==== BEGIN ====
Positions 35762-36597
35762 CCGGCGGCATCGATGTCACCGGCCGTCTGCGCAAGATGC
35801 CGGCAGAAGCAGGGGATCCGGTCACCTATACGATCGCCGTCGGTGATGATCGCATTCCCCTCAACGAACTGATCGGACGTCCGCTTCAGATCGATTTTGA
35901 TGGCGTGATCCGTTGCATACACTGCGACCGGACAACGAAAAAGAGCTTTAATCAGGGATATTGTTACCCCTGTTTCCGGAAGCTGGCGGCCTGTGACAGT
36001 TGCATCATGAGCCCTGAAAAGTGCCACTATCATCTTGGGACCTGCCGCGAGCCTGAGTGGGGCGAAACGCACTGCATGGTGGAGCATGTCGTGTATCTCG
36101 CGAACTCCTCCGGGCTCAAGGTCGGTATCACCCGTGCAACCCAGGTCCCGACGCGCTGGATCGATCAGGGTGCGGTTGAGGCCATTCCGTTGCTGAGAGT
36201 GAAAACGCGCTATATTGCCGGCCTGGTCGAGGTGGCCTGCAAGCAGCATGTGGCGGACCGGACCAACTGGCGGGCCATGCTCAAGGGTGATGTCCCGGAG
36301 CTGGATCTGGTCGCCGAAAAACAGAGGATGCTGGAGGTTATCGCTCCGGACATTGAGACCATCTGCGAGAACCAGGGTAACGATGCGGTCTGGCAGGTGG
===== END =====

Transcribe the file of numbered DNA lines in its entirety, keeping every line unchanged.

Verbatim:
Positions 35762-36597
35762 CCGGCGGCATCGATGTCACCGGCCGTCTGCGCAAGATGC
35801 CGGCAGAAGCAGGGGATCCGGTCACCTATACGATCGCCGTCGGTGATGATCGCATTCCCCTCAACGAACTGATCGGACGTCCGCTTCAGATCGATTTTGA
35901 TGGCGTGATCCGTTGCATACACTGCGACCGGACAACGAAAAAGAGCTTTAATCAGGGATATTGTTACCCCTGTTTCCGGAAGCTGGCGGCCTGTGACAGT
36001 TGCATCATGAGCCCTGAAAAGTGCCACTATCATCTTGGGACCTGCCGCGAGCCTGAGTGGGGCGAAACGCACTGCATGGTGGAGCATGTCGTGTATCTCG
36101 CGAACTCCTCCGGGCTCAAGGTCGGTATCACCCGTGCAACCCAGGTCCCGACGCGCTGGATCGATCAGGGTGCGGTTGAGGCCATTCCGTTGCTGAGAGT
36201 GAAAACGCGCTATATTGCCGGCCTGGTCGAGGTGGCCTGCAAGCAGCATGTGGCGGACCGGACCAACTGGCGGGCCATGCTCAAGGGTGATGTCCCGGAG
36301 CTGGATCTGGTCGCCGAAAAACAGAGGATGCTGGAGGTTATCGCTCCGGACATTGAGACCATCTGCGAGAACCAGGGTAACGATGCGGTCTGGCAGGTGG